COVID Adaptations Spark Lasting Changes for Food Shelves
Drive-up programs, online ordering and delivery options have cropped up across the hunger relief system in response to the COVID-19 pandemic. Now, many of those programs originally meant to be short-term adaptations have been adopted as permanent fixtures at food shelves with lasting benefits for the community.
Hallie Q. Brown Food Shelf, Monticello Help Center and Big Lake Food Shelf are three organizations that discovered that their early pandemic adaptations could fill community needs long term. These food shelves each established drive up and delivery or mobile programs. Over the past two and a half years, they have found that these options reduce barriers for shoppers, maximize capacity for staff and volunteers and facilitate ongoing health and safety for the community.
Reducing Barriers and Increasing Choice
Hallie Q. Brown Community Center in St. Paul implemented delivery and contactless pick-up options for their food shelf early in the pandemic. Shoppers use a new online ordering system to select their food and then have an option for either delivery or pick up. Angie Goettl, director of family services at Hallie Q. Brown says that these changes have been well received by the community. She says, “clients really enjoy having options and choices” when it comes to how they access the food shelf.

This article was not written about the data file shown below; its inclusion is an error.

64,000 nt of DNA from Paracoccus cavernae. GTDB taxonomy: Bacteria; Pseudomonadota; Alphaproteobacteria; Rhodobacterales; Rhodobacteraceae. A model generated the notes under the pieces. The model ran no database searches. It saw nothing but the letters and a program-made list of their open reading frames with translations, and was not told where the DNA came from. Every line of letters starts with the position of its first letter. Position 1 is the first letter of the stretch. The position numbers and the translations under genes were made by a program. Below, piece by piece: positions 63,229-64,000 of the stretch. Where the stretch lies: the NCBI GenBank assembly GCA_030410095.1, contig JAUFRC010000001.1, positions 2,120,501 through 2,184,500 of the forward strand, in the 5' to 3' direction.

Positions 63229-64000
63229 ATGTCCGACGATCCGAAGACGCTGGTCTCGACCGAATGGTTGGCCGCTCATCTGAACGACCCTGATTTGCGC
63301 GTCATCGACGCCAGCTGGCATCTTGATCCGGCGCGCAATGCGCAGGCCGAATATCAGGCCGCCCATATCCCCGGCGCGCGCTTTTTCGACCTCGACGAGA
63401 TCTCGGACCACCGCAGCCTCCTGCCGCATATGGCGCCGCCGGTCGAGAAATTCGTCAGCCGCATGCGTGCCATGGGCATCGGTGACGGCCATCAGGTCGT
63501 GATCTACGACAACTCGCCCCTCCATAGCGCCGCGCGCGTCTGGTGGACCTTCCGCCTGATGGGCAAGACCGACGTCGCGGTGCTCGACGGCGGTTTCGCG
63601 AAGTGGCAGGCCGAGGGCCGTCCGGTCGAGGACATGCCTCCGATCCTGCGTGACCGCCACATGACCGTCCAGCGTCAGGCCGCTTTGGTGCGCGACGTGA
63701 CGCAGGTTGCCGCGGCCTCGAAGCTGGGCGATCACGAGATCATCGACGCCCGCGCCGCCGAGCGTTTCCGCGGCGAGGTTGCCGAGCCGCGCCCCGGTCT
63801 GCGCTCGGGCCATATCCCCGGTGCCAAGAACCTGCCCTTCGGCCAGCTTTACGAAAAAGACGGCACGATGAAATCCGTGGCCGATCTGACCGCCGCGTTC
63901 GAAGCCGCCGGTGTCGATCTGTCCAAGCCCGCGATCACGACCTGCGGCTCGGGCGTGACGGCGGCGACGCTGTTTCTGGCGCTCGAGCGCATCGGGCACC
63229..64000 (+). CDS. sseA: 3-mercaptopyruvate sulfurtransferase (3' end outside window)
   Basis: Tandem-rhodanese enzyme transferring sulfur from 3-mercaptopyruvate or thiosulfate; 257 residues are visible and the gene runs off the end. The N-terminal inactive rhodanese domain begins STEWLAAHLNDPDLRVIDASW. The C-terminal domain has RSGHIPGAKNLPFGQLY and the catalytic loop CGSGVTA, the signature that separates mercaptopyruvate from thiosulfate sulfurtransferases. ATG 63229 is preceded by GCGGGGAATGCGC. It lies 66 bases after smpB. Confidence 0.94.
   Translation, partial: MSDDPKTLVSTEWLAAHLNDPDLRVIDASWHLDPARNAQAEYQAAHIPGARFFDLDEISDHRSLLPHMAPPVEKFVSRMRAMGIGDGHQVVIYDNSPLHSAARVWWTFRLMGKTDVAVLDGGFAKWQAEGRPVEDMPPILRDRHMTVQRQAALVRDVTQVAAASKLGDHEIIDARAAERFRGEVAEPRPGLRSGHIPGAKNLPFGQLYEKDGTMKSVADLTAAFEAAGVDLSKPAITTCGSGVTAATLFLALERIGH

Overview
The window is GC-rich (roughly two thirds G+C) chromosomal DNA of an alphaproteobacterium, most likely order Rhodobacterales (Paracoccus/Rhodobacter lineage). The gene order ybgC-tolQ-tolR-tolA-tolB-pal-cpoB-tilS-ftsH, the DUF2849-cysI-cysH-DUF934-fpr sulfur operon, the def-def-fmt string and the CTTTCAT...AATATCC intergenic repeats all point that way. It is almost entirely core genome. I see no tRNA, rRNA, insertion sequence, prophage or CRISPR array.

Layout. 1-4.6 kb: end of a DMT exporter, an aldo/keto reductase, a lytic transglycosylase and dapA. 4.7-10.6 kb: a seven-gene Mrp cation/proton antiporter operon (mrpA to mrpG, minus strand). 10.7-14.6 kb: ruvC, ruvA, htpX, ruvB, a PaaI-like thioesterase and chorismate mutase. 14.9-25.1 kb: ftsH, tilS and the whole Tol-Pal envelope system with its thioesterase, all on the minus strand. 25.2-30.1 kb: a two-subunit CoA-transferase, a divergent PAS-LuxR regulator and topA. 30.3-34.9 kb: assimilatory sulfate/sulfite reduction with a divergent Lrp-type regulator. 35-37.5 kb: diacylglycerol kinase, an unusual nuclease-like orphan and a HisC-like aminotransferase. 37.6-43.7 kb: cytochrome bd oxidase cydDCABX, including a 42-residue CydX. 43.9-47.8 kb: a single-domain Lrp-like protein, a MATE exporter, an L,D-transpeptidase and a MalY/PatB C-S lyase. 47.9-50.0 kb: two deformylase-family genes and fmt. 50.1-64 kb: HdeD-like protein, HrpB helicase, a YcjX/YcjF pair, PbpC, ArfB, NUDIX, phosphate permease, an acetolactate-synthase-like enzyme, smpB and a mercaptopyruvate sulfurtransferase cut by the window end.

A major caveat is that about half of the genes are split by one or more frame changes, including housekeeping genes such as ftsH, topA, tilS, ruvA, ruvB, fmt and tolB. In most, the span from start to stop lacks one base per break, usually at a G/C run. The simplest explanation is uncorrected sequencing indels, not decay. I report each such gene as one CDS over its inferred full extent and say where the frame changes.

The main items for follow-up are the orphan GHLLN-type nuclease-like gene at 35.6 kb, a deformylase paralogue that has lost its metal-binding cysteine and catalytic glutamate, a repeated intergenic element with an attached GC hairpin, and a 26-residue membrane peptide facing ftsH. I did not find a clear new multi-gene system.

Big Lake Community Food Shelf also had a drive-up program that is now a permanent part of service because of the barriers it has removed. Community members find it appealing in part because of the minimal intake process, especially for those who haven’t visited a food shelf before. While reducing intake barriers it also facilitates choice with a new online ordering system that allows visitors to select their own items.
Similarly, Monticello help center found that some clients preferred their new drive-up program because of the anonymity it offered.
These adaptations have also allowed food shelves to reach more community members within the capacities of their volunteers and physical spaces.
Volunteers load food into the cars of community members at Monticello Help Center’s curbside pick-up program.
Monticello Help Center typically operated with the help of more than 100 dedicated volunteers, but at the beginning of the pandemic, they knew they would have to make some changes to keep those volunteers safe. Their curbside pick-up and delivery system allowed them to meet community need with fewer volunteers at a time.
Big Lake Community Food Shelf found that their mobile food shelf and drive-up programs allow them to serve many people who might not otherwise be willing or able to use the food shelf. By offering online ordering and in-person shopping, the variety of options available helps them to meet more community need.
Facilitating Health and Safety
As the pandemic continues and personal risk assessments constantly shift, these new programs allow food shelves to weather any future COVID waves. It also allows these organizations to serve populations who continue to be at greater risk of a severe case of COVID-19 and remain uncomfortable with in-person shopping.
Big Lake Community Food Shelf volunteer prepares for a delivery.
Executive Director of Big Lake Community Food Shelf, Sandy McClurg says, “these initiatives help our staff, clients, and volunteers feel safe and ensure that the needs of the community are being met.”
Constant adaptation to meet shifting community needs is a crucial element of hunger relief in the heartland. Hallie Q. Brown, Big Lake Community Food Shelf, Monticello Help Center and all agency partners of Second Harvest Heartland are the fabric of the hunger relief network because of their responsiveness to their community.